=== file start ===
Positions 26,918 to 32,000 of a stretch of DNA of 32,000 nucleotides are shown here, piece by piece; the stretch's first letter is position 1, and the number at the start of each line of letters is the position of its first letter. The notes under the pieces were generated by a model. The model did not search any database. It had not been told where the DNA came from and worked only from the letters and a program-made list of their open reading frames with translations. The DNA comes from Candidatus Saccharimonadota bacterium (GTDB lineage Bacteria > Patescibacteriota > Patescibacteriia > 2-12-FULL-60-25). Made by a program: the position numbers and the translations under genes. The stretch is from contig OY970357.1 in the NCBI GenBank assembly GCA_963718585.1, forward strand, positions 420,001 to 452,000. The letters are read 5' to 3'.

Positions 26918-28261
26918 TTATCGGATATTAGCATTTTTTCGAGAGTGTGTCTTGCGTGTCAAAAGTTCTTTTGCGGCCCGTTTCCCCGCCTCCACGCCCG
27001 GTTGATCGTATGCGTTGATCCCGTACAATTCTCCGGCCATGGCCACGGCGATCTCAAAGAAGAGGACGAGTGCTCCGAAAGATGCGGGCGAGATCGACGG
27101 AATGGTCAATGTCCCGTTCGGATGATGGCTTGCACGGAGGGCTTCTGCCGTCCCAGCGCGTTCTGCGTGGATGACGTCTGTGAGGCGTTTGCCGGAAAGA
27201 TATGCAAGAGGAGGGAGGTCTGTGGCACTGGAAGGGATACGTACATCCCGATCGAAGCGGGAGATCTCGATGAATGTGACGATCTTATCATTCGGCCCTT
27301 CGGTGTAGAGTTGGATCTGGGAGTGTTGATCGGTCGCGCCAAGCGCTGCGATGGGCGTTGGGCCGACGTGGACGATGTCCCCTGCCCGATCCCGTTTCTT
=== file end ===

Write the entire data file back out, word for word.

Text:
Positions 26,918 to 32,000 of a stretch of DNA of 32,000 nucleotides are shown here, piece by piece; the stretch's first letter is position 1, and the number at the start of each line of letters is the position of its first letter. The notes under the pieces were generated by a model. The model did not search any database. It had not been told where the DNA came from and worked only from the letters and a program-made list of their open reading frames with translations. The DNA comes from Candidatus Saccharimonadota bacterium (GTDB lineage Bacteria > Patescibacteriota > Patescibacteriia > 2-12-FULL-60-25). Made by a program: the position numbers and the translations under genes. The stretch is from contig OY970357.1 in the NCBI GenBank assembly GCA_963718585.1, forward strand, positions 420,001 to 452,000. The letters are read 5' to 3'.

Positions 26918-28261
26918 TTATCGGATATTAGCATTTTTTCGAGAGTGTGTCTTGCGTGTCAAAAGTTCTTTTGCGGCCCGTTTCCCCGCCTCCACGCCCG
27001 GTTGATCGTATGCGTTGATCCCGTACAATTCTCCGGCCATGGCCACGGCGATCTCAAAGAAGAGGACGAGTGCTCCGAAAGATGCGGGCGAGATCGACGG
27101 AATGGTCAATGTCCCGTTCGGATGATGGCTTGCACGGAGGGCTTCTGCCGTCCCAGCGCGTTCTGCGTGGATGACGTCTGTGAGGCGTTTGCCGGAAAGA
27201 TATGCAAGAGGAGGGAGGTCTGTGGCACTGGAAGGGATACGTACATCCCGATCGAAGCGGGAGATCTCGATGAATGTGACGATCTTATCATTCGGCCCTT
27301 CGGTGTAGAGTTGGATCTGGGAGTGTTGATCGGTCGCGCCAAGCGCTGCGATGGGCGTTGGGCCGACGTGGACGATGTCCCCTGCCCGATCCCGTTTCTT